Chicken

How to Get Crispier Skin on Your Duck (or Chicken) Without Adding Anything

September 19, 2016

I have recently begun roasting chickens (for friends, not for my vegetarian self), and I find myself incredibly struck by it. Having been a vegetarian for my entire cooking life, there's so much I don't know. It's a whole new ball game—a strange new anatomy to learn! Seasonings to explore!

And then there's the matter of the crispy skin.

Everyone—even a vegetarian like myself—knows that shatteringly crispy is the holy grail of roast bird-dom. Even though "crispy skin" is sort of gross to say, the contrast of textures and flavors (caramelized skin, melty-sweet meat) is wonderfully pleasing to eat (or imagine eating).

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So how to go about achieving it? Well, getting the skin very dry (even leaving it uncovered in the fridge overnight) helps. But there's another technique for crispy skin, as demonstrated by Tanya on duck legs over on our app, that you may already have been applying to other meats—but not to poultry.

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Tanya
Tanya
30
Duck legs with super crisp skin: With a needle (I use a safety pin). Prick the skin of the duck legs all over, at an angle to avoid piercing the flesh - this will help the fat render. Place duck legs snugly into an oiled baking dish. Season generously with salt (and any herbs or spices you'd like). Cook low and slow in a 300 degree oven for 90 minutes to 2 hours. Crank the heat up to 375 for the last 15 minutes to brown the skin and serve. Do not forget to save the rendered fat to roast your next batch of vegetables.
4 comments

Prick the skin of the bird all over with a needle. Not full-on acupuncture, Tanya reminds. Just do it enough to score the skin rather than pierce it (she finds doing it at an angle is best).

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Top Comment:
“A dry brine will also get you nice crispy skin. Cover the bird in a generous coat of kosher salt and set it on a rack breast down so it can drain for at least 5 hrs (overnight works too). The salt draws the moisture out of the skin. Rinse well before roasting! Get a juicy, herby, crispy-skinned chicken this way: Boil a large lemon till it is soppy; place it inside the bird with as many fresh herbs as you can stuff in (sage, thyme, oregano, marjoram rosemary); pierce the lemon gently once or twice after it's in place; rub the bird with oil and pepper. Cook breast up at 475 for the first 20 mins, then down to 350 for the rest of the hour. The soggy lemon keeps it moist, the crispy skin is divine. ”
— Cookie
Comment

This might sound strange, but it's more or less what you do when roasting a large cut of meat like a ham: You score the skin, giving the fat an exit and rendering the skin all the crispier. (Of course, the skin on a duck or chicken or turkey is much more delicate than that on a ham; thus, pin pricks rather than crosshatches with a knife are a better route here.)

What tips would you give someone roasting their first bird? Tell us in the comments.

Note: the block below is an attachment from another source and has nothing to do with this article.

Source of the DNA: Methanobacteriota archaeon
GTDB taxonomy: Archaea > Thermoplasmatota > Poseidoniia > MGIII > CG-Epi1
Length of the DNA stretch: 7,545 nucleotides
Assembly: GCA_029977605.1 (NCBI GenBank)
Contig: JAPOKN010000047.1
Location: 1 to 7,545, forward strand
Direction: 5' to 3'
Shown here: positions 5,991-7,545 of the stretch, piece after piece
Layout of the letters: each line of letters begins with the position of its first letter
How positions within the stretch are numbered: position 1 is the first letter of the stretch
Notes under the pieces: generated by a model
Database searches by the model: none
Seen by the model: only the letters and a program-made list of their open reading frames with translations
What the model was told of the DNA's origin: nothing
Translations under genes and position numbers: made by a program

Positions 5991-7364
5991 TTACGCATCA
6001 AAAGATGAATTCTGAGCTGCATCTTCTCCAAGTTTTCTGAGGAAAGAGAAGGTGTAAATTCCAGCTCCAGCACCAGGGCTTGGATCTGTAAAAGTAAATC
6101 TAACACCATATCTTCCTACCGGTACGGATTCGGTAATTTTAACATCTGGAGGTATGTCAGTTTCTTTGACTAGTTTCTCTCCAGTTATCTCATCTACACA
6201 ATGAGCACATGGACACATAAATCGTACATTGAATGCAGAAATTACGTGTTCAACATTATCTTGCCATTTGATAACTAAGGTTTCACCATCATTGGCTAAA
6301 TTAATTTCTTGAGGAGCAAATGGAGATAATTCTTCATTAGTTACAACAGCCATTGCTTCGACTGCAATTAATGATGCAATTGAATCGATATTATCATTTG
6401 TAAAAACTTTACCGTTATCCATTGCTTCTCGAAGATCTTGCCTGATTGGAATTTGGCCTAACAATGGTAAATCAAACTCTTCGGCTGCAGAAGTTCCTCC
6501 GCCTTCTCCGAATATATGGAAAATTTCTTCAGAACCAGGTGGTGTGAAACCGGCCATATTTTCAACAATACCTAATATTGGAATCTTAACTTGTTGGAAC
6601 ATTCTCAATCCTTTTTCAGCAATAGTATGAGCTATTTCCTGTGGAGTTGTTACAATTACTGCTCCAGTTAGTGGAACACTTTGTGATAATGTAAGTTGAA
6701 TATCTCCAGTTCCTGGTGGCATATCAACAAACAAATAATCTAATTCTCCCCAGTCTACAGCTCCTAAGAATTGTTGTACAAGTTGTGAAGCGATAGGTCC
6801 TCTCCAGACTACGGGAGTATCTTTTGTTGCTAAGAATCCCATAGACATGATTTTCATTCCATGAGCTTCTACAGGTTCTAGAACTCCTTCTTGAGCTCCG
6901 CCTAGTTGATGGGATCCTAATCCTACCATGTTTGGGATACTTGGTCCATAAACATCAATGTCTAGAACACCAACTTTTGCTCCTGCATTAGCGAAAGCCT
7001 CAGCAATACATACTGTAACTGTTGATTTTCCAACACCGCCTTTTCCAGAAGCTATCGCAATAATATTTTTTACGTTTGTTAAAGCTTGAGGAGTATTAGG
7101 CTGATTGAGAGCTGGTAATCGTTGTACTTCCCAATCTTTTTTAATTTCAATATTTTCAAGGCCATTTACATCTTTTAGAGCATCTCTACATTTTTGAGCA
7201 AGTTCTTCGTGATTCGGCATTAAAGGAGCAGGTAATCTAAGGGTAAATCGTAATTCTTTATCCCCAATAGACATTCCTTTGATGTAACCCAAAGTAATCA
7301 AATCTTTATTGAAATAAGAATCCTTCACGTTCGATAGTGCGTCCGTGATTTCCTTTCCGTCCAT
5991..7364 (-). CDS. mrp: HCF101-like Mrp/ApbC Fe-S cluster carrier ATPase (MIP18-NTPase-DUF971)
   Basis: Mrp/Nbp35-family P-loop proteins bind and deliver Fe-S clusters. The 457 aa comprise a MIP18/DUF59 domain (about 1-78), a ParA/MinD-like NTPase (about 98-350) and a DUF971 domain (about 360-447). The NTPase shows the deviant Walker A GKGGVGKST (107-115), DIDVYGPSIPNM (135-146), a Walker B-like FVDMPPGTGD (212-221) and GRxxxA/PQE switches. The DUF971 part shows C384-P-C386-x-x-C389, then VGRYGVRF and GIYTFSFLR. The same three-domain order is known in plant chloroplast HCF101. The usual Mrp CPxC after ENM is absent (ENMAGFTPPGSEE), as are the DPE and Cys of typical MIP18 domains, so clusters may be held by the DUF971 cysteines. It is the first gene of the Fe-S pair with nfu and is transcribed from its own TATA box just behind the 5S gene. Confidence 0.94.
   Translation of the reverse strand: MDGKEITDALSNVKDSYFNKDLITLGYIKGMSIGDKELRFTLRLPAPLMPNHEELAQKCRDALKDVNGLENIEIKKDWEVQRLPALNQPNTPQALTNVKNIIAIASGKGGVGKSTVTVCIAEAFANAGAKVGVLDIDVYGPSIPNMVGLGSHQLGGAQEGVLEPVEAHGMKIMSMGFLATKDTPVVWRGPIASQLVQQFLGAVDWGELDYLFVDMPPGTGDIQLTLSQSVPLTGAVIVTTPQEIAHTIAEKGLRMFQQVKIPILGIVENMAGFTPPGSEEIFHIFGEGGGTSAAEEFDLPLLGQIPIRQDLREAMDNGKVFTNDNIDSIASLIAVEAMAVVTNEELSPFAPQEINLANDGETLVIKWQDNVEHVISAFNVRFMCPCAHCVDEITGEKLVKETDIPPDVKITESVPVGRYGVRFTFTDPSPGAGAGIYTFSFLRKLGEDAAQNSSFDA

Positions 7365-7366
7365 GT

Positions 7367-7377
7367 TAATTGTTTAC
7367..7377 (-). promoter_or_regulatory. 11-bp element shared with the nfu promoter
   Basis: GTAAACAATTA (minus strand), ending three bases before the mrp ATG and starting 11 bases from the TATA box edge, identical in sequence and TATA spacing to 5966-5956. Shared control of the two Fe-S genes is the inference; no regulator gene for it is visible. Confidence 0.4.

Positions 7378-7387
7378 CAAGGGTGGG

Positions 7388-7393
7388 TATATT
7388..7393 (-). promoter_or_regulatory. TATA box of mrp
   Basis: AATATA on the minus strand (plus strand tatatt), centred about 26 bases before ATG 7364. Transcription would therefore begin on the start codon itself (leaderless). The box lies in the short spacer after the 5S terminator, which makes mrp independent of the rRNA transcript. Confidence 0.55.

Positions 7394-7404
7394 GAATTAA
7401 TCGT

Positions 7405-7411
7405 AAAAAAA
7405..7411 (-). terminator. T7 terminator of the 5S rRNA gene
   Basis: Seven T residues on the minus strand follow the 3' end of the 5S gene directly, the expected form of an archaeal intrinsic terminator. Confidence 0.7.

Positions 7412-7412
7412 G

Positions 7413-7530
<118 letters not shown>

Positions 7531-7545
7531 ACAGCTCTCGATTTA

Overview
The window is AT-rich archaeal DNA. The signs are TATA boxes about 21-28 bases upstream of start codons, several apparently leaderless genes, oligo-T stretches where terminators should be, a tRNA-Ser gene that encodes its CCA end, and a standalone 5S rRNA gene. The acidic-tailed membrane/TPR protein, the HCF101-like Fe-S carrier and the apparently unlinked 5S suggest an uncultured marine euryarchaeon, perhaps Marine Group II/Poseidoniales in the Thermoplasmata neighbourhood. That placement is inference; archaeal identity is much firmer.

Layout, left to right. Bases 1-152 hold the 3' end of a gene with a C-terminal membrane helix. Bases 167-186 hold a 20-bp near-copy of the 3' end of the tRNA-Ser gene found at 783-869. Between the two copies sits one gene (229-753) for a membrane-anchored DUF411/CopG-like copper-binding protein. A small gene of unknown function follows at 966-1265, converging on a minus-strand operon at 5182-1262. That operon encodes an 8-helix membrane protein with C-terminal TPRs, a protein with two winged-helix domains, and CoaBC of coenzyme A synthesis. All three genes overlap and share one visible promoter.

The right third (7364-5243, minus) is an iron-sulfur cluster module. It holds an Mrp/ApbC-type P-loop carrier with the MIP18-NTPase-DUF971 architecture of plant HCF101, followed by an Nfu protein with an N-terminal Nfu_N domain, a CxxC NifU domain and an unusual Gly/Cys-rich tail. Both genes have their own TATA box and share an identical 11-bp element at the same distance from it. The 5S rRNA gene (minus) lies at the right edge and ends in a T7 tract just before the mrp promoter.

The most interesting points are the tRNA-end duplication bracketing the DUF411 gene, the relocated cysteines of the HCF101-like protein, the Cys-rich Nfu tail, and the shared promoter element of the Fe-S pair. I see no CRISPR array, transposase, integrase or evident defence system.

9 Comments

Maggie September 23, 2016
I use the above method and season with kosher salt, pepper and paprika. This combo works well with both duck and chicken. Before putting in the oven, I separate the breast skin from the breast with my fingers and put about six peeled cloves of garlic in each side at the base of the breast.
 
Cookie September 22, 2016
Rinsing does not seem to rehydrate! Just quickly rinse the layer of salt off and pat dry with paper towels before you oil the skin.
 
robimayes September 22, 2016
zuni cafe method is the best i've found.....salt generously with salt....leave uncoverd in frig for 2-3 days........this really drys out the skin......preheat cast-iron pan in 450 oven.......roast breast side up for 30 min....turn breast side down for last 30........this creates a perfectly crispy skin and moist chicken..works best for chickens under 3lbs.....if larger use instant read for temp to check for doneness <br />
 
Andi0808 September 22, 2016
I've done the melted butter with cheesecloth, it comes excellent everytime
 
Tammy H. September 22, 2016
I leave the chicken uncovered overnight AND coat it with a mixture of egg white, baking soda and kosher salt. Works like a charm. Saw that over on Serious Eats. http://www.seriouseats.com/recipes/2013/10/korean-style-chicken-wings-recipe-from-maximum-flavor-cookbook.html
 
Tanya September 19, 2016
Thanks for sharing Food52! Just wanted to add that I learnt of the technique from Simply Recipes: http://www.simplyrecipes.com/recipes/easy_duck_confit/
 
Elizabeth I. September 19, 2016
Very good, I'm just now learning about skin pricking and tenderizing... We've been using our convection oven to crisp the skin of our duck, but I am very interested in rendering and saving the beautiful duck fat. Thanks so much!
 
Cookie September 19, 2016
A dry brine will also get you nice crispy skin. Cover the bird in a generous coat of kosher salt and set it on a rack breast down so it can drain for at least 5 hrs (overnight works too). The salt draws the moisture out of the skin. Rinse well before roasting! Get a juicy, herby, crispy-skinned chicken this way: Boil a large lemon till it is soppy; place it inside the bird with as many fresh herbs as you can stuff in (sage, thyme, oregano, marjoram rosemary); pierce the lemon gently once or twice after it's in place; rub the bird with oil and pepper. Cook breast up at 475 for the first 20 mins, then down to 350 for the rest of the hour. The soggy lemon keeps it moist, the crispy skin is divine.
 
RSVPPDQ36 September 22, 2016
Doesn't rinsing the salt - dry brine - off rehydrate the skin?